Feuds, funding and a fed up Fadell: Why Apple didn’t buy Nest

“The announcement yesterday that Google is to acquire Nest Labs for $3.2 billion (£1.9 billion) came as a surprise to many, with suggestions that Apple would have been the more obvious choice for the smart learning thermostat company,” Anthony Cuthbertson writes for ITProPortal. “Founded by two former Apple executives and home to many former Apple employees, it might have seemed logical that Nest would get swallowed up by the company it shares such a connection with. However, reported infighting and disillusion with his former company may well have been the reason behind Nest co-founder Tony Fadell going with Google.”

“Fadell’s history with Apple dates back to 2001 when he was hired as a contractor to work on the iPod. Within two months he was brought in by the tech giant to lead the creative design team of the product and by 2006 he was a senior vice president within the company,” Cuthbertson writes. “But somewhere along the line things turned sour between Fadell and Apple. In 2008 the company let him go amid rumours that he was not getting along with Jony Ive, Apple’s lead hardware and software designer. ‘Tony got canned,’ Leander Kanhey writes in his new book, Jony Ive: The Genius Behind Apple’s Greatest Products.”

Read more in the full article here.

MacDailyNews Take: As usual, Google got taken to the cleaners (see: Motorola Mobility).

Related articles:
Did Tim Cook blow it by not snapping up Nest before Google? – January 13, 2014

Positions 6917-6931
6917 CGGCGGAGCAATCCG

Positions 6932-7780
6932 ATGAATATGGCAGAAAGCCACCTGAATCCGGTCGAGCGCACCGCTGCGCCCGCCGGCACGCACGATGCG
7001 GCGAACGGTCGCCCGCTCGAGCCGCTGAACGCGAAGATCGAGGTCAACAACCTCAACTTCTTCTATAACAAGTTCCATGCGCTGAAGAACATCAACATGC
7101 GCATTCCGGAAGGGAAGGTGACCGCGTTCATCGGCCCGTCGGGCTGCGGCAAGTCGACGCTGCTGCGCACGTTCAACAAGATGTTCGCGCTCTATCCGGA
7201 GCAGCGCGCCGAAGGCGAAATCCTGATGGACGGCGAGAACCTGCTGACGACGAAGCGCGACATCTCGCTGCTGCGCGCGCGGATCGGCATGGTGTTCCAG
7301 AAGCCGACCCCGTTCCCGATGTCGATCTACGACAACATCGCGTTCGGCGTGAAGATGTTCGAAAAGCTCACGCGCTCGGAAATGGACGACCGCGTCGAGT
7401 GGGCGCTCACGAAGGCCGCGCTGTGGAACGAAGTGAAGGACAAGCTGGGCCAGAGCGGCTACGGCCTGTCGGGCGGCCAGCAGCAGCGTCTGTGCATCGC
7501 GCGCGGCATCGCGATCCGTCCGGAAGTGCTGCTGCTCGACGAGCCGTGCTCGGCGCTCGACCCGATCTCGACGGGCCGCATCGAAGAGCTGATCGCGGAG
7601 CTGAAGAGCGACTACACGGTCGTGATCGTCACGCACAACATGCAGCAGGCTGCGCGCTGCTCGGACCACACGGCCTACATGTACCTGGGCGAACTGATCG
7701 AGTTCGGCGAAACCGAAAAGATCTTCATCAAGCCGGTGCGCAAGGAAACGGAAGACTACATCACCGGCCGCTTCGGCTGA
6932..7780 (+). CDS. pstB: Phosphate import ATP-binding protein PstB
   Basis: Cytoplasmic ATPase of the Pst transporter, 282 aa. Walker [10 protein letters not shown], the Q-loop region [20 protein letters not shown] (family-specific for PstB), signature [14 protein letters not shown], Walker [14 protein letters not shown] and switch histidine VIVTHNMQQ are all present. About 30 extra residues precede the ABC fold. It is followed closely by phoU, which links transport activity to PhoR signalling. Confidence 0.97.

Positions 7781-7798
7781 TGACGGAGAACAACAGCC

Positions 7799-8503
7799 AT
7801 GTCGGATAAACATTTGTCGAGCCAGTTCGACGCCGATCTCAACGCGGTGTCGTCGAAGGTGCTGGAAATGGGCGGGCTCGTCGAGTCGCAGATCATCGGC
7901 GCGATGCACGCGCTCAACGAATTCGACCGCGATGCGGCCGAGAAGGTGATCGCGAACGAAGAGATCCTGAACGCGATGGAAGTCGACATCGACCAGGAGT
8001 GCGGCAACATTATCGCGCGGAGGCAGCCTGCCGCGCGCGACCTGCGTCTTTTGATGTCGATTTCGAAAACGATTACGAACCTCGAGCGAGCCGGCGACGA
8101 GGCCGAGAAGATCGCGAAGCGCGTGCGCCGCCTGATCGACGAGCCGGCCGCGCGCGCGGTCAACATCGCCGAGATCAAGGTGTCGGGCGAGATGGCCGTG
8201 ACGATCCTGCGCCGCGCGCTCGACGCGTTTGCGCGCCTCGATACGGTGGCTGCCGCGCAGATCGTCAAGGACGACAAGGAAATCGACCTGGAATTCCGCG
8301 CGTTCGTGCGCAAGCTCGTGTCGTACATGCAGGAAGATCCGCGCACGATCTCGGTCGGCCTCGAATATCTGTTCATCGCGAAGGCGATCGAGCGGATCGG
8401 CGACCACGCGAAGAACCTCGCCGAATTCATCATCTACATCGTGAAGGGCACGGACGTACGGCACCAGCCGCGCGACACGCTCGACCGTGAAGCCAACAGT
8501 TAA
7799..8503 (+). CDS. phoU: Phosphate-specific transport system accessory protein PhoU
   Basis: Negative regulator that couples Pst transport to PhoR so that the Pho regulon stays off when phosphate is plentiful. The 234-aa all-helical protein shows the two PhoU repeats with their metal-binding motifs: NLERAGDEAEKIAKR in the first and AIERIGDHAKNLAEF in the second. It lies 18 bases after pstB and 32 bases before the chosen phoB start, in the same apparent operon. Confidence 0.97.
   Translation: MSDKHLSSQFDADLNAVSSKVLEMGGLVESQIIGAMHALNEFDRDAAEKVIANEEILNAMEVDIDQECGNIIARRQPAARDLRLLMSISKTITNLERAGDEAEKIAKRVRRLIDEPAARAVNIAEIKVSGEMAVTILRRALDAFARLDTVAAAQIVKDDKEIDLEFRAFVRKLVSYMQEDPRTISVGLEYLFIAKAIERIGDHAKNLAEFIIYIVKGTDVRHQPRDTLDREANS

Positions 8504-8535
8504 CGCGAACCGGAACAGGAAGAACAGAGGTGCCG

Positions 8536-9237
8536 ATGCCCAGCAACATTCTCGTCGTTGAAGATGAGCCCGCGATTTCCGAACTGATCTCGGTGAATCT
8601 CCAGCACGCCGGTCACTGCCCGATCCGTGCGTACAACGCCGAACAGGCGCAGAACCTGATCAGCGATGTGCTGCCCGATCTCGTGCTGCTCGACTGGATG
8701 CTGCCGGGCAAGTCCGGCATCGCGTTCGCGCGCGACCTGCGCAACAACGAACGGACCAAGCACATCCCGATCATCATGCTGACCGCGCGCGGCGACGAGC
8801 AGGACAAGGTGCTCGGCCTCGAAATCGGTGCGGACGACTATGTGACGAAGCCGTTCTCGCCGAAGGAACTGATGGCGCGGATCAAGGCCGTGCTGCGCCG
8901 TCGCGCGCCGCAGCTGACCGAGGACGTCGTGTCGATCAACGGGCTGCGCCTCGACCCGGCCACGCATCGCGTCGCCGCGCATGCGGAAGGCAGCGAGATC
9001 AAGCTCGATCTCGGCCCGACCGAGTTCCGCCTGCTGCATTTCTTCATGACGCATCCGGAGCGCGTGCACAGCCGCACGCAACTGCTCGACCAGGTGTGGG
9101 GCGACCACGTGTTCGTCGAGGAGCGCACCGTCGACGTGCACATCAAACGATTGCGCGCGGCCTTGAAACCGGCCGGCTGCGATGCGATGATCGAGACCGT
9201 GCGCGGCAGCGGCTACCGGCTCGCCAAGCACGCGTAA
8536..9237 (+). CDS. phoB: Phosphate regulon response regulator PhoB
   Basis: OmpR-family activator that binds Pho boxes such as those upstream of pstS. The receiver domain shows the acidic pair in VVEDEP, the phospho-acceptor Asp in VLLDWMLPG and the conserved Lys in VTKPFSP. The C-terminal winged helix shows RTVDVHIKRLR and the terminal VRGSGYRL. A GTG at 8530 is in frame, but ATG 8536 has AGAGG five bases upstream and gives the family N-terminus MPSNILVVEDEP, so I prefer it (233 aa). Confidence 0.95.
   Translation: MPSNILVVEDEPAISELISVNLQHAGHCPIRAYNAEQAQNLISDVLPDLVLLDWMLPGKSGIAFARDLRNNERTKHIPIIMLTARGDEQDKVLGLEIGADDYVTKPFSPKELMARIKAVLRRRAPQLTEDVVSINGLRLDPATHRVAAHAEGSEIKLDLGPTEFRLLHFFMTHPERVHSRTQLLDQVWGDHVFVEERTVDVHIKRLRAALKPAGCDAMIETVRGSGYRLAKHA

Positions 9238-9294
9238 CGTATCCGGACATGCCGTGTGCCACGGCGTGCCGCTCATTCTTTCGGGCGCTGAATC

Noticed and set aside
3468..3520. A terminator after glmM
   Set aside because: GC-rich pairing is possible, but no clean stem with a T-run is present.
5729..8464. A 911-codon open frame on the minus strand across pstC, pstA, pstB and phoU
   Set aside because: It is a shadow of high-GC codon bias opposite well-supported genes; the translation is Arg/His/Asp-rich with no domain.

Google to buy Nest Labs for $3.2 Billion – January 13, 2014
Tony Fadell introduces Nest Protect smoke and carbon monoxide detector – October 8, 2013
Tony Fadell, Father of the iPod: From Apple to Nest Labs, always a designer – July 24, 2013
Apple Store to sell Tony Fadell’s Nest Learning Thermostat, report claims – May 25, 2012
‘Father of the iPod’ Tony Fadell shows off his new project: Thermostats – October 25, 2011

58 Comments

  1. Still a little disappointed about it. I wanted the smoke alarm/CO2 detector… Now I am not even gonna touch it.
    I hope Google loses their rears on this, and Nest loses a lot of customers.

    1. I repeat myself. Thermostats and CO detectors carry a whole lot more liability than phones and tablets. Maybe Tim dodged a FAD bullet for Apple. Sometimes it is just not the products it also what kind of legal and financial landscape does it put you into? Example; Apple owns Nest and a family dies in their sleep due to CO poisoning from their furnace.

    2. Apple has no obligation to make all kinds of products in the world. Even the coolest ones. Apple does not need to buy Leica or Tesla or whatever someone thinks is cool.

      For example, Steven Jobs loved simple classy stylish beauty (let alone the quality and advance) of Mercedes. And, if he really wanted, Apple could buy Mercedes-Benz whole without issue.

        1. Yet, the philosophy of Apple is that they do not make driving cars and creepy robots and fire and temperature sensors.

          On the other hand, Google’s approach is totalitarian.